JSS  Vol.3 No.5 , May 2015
Public Private Partnerships for Transportation Infrastructure Delivery
Author(s) Francesca Leccis
ABSTRACT

The term Public Private Partnerships includes different forms of collaboration between the public and the private sector. These formulas are adopted in a constantly increasing number of countries all over the world in order to overcome the chronic lack of funding and ensure the delivery of infrastructure projects. The paper illustrates the vital role of cooperation between public bodies and private entities in the delivery of public transportation infrastructure. In particular, it focuses on toll roads and highways. Key factors of success and risk are identified and illustrated through five case studies from Chile, Hungary, South Africa-Mozambique, United Kingdom and California.


Cite this paper
Leccis, F. (2015) Public Private Partnerships for Transportation Infrastructure Delivery. Open Journal of Social Sciences, 3, 21-27. doi: 10.4236/jss.2015.35004.
References
[1]   CEC (Commission of the European Communities) (2009) Mobilising Private and Public Investment for Recovery and Long Term Structural Change: Developing Public Private Partnerships. Brussels (Belgium): Commission of the European Communities.

[2]   Canning, D. and Fay, M. (1993) The Effects of Transportation Networks on Economic Growth, Columbia University: Department of Economics Discussion Paper.

[3]   Milbourne, R., Otto, G. and Voss, G. (2003) Public Investment and Economic Growth. Applied Economics, 35, 527- 540. http://dx.doi.org/10.1080/0003684022000015883

[4]   AECOM Consult Team (2007) Case Studies of Transportation Public-Private Partnerships around the World. s.n, Arlington.

[5]   Moseley, M.M. (2012) What Is a Public-Private Partnership? [Sound Recording].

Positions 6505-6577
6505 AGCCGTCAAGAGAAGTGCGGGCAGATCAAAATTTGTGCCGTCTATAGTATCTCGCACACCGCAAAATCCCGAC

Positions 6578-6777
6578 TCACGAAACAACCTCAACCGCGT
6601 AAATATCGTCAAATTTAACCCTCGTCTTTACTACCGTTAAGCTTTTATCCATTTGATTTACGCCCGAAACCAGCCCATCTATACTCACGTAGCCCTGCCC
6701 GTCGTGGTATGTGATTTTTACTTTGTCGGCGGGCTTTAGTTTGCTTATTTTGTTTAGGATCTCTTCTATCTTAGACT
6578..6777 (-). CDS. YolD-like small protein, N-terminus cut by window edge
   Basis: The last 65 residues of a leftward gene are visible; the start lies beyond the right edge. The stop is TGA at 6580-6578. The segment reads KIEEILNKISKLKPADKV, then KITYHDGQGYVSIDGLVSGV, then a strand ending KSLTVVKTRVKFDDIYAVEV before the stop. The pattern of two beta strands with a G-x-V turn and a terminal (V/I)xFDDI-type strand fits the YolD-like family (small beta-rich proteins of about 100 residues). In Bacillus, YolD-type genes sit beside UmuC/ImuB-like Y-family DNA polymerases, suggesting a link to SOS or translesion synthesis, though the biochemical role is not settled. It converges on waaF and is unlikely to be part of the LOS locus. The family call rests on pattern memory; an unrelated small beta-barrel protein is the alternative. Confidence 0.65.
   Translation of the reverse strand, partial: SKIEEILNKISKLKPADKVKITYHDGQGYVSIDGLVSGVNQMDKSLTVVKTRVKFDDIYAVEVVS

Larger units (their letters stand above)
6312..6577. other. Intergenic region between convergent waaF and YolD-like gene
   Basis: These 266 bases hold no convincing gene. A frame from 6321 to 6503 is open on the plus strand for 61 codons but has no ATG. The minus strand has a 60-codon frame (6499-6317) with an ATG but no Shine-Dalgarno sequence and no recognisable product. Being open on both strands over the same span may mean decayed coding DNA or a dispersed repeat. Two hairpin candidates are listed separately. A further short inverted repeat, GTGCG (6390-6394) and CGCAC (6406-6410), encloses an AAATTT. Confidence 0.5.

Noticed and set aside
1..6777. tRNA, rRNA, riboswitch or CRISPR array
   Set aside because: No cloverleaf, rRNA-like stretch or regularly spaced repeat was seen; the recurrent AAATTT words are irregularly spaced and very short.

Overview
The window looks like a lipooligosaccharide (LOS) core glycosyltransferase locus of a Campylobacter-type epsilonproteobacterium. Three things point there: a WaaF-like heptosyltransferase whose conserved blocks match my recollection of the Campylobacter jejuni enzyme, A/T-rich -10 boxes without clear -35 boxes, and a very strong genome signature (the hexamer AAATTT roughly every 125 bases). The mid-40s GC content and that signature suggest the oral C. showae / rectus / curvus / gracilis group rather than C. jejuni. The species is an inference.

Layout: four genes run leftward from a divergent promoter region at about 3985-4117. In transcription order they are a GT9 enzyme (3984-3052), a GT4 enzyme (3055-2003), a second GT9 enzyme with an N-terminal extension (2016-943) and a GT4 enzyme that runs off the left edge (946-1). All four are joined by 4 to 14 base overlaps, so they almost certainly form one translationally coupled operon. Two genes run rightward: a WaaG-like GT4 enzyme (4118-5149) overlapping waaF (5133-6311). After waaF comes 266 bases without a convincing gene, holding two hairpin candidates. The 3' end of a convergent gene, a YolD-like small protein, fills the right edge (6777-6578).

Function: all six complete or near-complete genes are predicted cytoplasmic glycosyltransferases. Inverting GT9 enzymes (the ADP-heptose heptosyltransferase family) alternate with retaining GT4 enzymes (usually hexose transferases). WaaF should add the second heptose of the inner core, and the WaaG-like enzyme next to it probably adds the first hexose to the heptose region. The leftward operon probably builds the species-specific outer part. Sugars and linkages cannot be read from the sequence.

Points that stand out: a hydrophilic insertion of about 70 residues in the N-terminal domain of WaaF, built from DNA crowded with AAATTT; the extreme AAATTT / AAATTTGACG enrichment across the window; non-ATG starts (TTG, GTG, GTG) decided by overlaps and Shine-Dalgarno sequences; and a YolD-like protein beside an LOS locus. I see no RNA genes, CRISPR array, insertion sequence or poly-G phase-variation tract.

[6]   EU (European Union) (2010) Developing Public Private Partnerships. http://europa.eu/legislation_summaries/employment_and_social_policy/eu2020/em0026_en.htm

[7]   Ministry of Finance Republic of Latvia (2012) PPP Types/Forms. http://www.fm.gov.lv/en/s/ppp/about_ppp/ppp_types_forms/

[8]   The World Bank (2014) Building Integrated Markets within the East African Community: EAC Opportunities in Public-Private Partnership Approaches to the Region’s Infrastructure Needs. World Bank Publications, Washington DC.

[9]   NCPPP (The National Council for the Public-Private Partnership) (2014) 7 KEYS TO SUCCESS. http://www.ncppp.org/ppp-basics/7-keys/ Wright and Wright, W. (1906) Flying-Machine. US Patent No. 821393.

[10]   OECD (2008) Regulatory Frameworks for Successful PPPs in MENA Countries: Emerging Good Practice. In: Making Reforms Succeed: Moving Forward with the MENA Investment Policy Agenda. s.l.: OECD Publishing, 263-292. http://dx.doi.org/10.1787/9789264052826-12-en

[11]   PPPIRC (Public Private Partnership in Infrastructure Resource Centre) (2014) About Public-Private Partnerships. http://ppp.worldbank.org/public-private-partnership/overview

[12]   PwC (2014) Governments & Infrastructure. http://www.pwc.com/sg/en/industries/government-and-infrastructure.jhtml